Sunday, November 17, 2013

Talking to Kids About Finances

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Bear: momma, we should get pizza-guy pizza tonight for dinner.
me: sweetie, we don't really have the money for that right now.  but we could make our own pizza.
Bear: {dejected look} that's not the same. i reeeeeeally want pizza from someplace. 
me: i understand... i could go for some pizza from somewhere, too.  but our house is running differently now.  {tearing up} we don't have as much money as we used to, so we have to spend less money on stuff we want so we can pay for the things we need.
Bear: oh, ok.  well, could i be the pizza guy, then?
me: sure, sweetie.  that'll be wonderful. {fighting back tears}
that's a conversation that Bear {5 yrs} and i had last week.  since the hubs has retired from the USAF, things have been tight.  full-time, good-paying jobs are hard to find, which is leaving us in a bit of a hard spot financially.  we've been cutting waaaaay back from our previous mode of spending.  we're being super-conservative because we have to.  and it's uncomfortable and scary and not at all something i like to talk about. but...

how many of you have robbed Peter to pay Paul in the past 6 months?  or wondered how you're going to pay the bills and get groceries?  if you have, my heart goes out to you.  i know the feeling... that rock you get in the pit of your stomach when you're trying to stretch numbers farther than they'll go. 

and then there comes the conversations, like the one i shared above, where the kids ask for something and i have to say no.  now, it's not like, they've always gotten everything they ask for.  with Bear, his wants generally fall into things like a pack of Teddy Grahams or stopping by the bakery for donuts after church.  but now, even those requests under $5 are a stretch in the budget that i can't allow.  so, i ask this...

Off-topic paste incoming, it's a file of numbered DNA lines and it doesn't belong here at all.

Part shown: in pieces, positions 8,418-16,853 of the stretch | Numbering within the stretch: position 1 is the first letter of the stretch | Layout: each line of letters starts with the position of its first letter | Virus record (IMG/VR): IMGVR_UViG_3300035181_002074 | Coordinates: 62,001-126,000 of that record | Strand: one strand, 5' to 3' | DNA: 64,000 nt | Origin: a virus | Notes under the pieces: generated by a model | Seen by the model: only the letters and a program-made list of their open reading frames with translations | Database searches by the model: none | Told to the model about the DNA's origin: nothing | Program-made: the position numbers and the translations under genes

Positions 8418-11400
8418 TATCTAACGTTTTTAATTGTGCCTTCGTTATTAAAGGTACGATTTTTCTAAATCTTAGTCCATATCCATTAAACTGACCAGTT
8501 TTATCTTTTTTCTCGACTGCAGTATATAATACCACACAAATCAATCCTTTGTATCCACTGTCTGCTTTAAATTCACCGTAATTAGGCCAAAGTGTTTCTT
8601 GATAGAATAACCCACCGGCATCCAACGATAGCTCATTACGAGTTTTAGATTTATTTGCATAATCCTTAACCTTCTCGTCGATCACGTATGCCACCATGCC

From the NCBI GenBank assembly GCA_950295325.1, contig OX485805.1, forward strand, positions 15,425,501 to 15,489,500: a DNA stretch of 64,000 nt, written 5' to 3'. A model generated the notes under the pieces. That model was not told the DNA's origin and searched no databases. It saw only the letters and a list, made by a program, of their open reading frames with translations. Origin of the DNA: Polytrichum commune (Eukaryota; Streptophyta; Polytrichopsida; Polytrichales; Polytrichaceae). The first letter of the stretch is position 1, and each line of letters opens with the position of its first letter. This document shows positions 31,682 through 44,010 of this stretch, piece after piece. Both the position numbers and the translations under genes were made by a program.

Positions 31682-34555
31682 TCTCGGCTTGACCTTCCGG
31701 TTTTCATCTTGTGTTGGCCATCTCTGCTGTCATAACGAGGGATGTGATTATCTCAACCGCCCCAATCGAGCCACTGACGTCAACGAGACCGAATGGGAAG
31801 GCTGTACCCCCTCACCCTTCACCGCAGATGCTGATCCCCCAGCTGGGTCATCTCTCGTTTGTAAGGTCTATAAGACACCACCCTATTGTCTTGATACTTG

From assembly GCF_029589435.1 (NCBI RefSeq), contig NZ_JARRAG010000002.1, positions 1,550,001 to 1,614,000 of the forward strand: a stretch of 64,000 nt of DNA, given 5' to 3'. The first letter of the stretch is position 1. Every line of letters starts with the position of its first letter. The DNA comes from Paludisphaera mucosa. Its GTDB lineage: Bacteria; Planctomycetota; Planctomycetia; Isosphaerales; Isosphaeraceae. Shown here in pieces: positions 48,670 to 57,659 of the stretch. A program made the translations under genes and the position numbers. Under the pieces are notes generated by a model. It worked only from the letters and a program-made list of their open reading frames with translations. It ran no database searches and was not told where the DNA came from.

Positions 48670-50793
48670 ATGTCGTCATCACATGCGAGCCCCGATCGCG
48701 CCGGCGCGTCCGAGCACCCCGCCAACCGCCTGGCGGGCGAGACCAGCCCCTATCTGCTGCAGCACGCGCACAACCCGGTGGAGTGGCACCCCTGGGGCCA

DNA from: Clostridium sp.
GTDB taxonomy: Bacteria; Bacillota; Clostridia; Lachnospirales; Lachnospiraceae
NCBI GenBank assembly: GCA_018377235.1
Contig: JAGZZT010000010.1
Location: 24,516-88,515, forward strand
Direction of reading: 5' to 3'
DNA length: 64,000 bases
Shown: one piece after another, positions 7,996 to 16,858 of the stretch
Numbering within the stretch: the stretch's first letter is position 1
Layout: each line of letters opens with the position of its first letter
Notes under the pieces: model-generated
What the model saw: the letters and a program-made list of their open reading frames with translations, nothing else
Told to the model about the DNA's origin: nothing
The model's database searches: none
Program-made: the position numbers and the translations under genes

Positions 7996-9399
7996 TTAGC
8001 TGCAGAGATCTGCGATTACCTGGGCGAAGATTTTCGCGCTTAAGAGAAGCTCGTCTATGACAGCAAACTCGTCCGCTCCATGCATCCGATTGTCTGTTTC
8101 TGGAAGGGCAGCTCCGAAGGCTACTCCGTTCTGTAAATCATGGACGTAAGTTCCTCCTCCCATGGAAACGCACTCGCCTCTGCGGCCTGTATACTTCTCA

how do parents talk about family finances with kids?

here are a few quick guidelines that i follow:

keep it in perspective
i don't got into numerical detail, but i do try and explain that we don't buy some things so that we can use that money on others.  for example, with the delivery pizza scenario, i explained later that one night of delivery pizza cost the same amount of money as taking care of one of our children at The Raining Season for an entire month.

keep it kid-sized
don't get me wrong on this, i don't think that kids need to know every nitty gritty detail about what bill is paid when.  but i do think that it's important that kids aren't under the impression that the family can go out and buy anything they want.  but i also don't want them to think we're destitute.  so i try to choose my words and phrases carefully.

keep it safe and secure
my heart breaks for the kiddos who can't escape the reality of their families' finances as they go to bed hungry and bath in cold water.  like i said above, i don't want my kids to fear us being homeless or feeling bad about needing things.  so we talk a lot about what our needs are versus what our wants are.

so, there you go.  my approach may not be for everyone.  i know there are many who aren't comfortable talking like this or about this to their kids.  and that's fine.  i know that there are so many parenting types and styles out there.  but i'm curious... what do you do?

how do if {if at all} talk to your kids about finances?

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